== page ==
The findings highlight the impact of a steady reduction in overall GP numbers over recent years - despite government promises to boost the workforce - and underline the fragility of the profession at a time when the COVID-19 pandemic has left the NHS facing unprecedented challenges.
The proportion of fully-qualified full-time equivalent (FTE) GPs aged over 55 rose to 23.3% in June 2020, according to workforce data published last week by NHS Digital. This is a sharp rise compared with the 20% figure for September 2015, when former health secretary Jeremy Hunt made his ill-fated pledge to add 5,000 GPs to the workforce by 2020.
Among GP partners, meanwhile, the proportion of the FTE workforce aged over 55 has now risen beyond 30% for the first time, reaching 30.1% in June this year. This figure has also risen sharply in the past five years - up from 24.4% in September 2015 - as overall numbers of partners continue to plummet.
Among fully-qualified GPs in permanent roles - a figure that excludes locums and registrars - 23.6% are now over 55, compared with 20.3% in September 2015.
The figures, from GPonline analysis of the latest GP workforce data, reveal how the slump in the overall workforce has led to a growing reliance on older doctors in general practice.
The latest official data show that the overall GP workforce has now fallen to its lowest point at any time since Mr Hunt's promise to boost GP numbers - despite his successor Matt Hancock promising last year to increase FTE GP numbers by 6,000 by 2024/25.
GP trainee recruitment has hit record levels in each of the past three years - but existing GP numbers remain in freefall as the profession waits for the new cohort to come through.
Ageing GP workforce
Meanwhile, the second half of the last decade saw a significant rise in GPs taking early retirement - suggesting that many of the doctors in older age groups whose contribution and experience remains vital may not be prepared to remain for long.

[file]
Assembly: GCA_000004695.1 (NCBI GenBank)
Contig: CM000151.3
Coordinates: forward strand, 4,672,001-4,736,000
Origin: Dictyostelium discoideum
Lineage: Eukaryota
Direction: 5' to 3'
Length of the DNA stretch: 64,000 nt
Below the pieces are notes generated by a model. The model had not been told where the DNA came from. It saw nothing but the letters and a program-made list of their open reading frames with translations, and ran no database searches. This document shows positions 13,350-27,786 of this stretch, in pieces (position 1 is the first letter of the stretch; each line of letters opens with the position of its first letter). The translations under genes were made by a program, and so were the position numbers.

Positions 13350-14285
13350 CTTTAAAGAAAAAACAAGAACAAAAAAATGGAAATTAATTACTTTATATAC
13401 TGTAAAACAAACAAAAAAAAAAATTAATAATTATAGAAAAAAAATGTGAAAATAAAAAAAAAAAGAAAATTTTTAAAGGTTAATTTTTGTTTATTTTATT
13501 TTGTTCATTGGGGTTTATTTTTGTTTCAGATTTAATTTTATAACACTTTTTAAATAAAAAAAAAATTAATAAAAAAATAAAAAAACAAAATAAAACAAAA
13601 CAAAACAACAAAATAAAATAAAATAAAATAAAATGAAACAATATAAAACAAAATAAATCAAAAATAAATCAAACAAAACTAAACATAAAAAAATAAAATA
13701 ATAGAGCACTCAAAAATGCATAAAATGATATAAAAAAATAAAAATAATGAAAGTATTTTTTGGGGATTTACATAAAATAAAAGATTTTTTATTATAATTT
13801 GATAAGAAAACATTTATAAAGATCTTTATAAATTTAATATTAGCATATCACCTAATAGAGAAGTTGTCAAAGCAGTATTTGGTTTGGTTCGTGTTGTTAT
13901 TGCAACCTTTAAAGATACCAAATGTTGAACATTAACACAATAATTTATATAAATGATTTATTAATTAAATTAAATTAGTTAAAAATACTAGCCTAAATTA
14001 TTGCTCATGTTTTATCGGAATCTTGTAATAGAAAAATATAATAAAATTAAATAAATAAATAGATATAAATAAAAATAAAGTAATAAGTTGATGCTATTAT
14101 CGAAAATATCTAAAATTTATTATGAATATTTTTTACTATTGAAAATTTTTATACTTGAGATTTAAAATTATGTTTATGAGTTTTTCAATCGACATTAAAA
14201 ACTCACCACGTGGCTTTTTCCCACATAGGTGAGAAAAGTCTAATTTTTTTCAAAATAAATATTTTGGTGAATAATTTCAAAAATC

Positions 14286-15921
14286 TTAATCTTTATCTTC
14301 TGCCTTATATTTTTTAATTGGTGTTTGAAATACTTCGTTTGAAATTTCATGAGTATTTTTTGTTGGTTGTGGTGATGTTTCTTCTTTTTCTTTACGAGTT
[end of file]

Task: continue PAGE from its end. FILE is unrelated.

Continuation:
Over the five-year period from 2014/15 to 2018/19 nearly 3,400 GPs took voluntary early retirement - double the around 1,700 who retired early over the five-year period from 2007/8 to 2011/12.
Heavy reliance on older GPs has also left some of England's most under-doctored areas struggling to cope with pressure during the COVID-19 pandemic.
Analysis by GPonline has shown that some parts of England with the highest numbers of patients per GP also have high proportions of doctors aged over 55 and from BAME groups - suggesting many may be ruled out of delivering face-to-face care after COVID-19 risk assessments.
BMA GP committee chair Dr Richard Vautrey said last month that underfunding and soaring pressure on GPs was forcing many to retire early.
'The NHS has faced significant underfunding with doctors facing an unsustainable increase in workload in the last couple of decades, exacerbated by workplace issues including more bureaucracy and over-regulation,' he said.
'This has had an enormous impact on many doctors’ well-being and, therefore, their view on the longevity of their careers. As we know, there have also been punitive pension rules that have impacted negatively on their incomes.'
The Leeds GP added: ‘While GP recruitment is improving, the focus must now be on retaining experienced GPs to ensure the general practice workforce expands – and this must be addressed urgently.’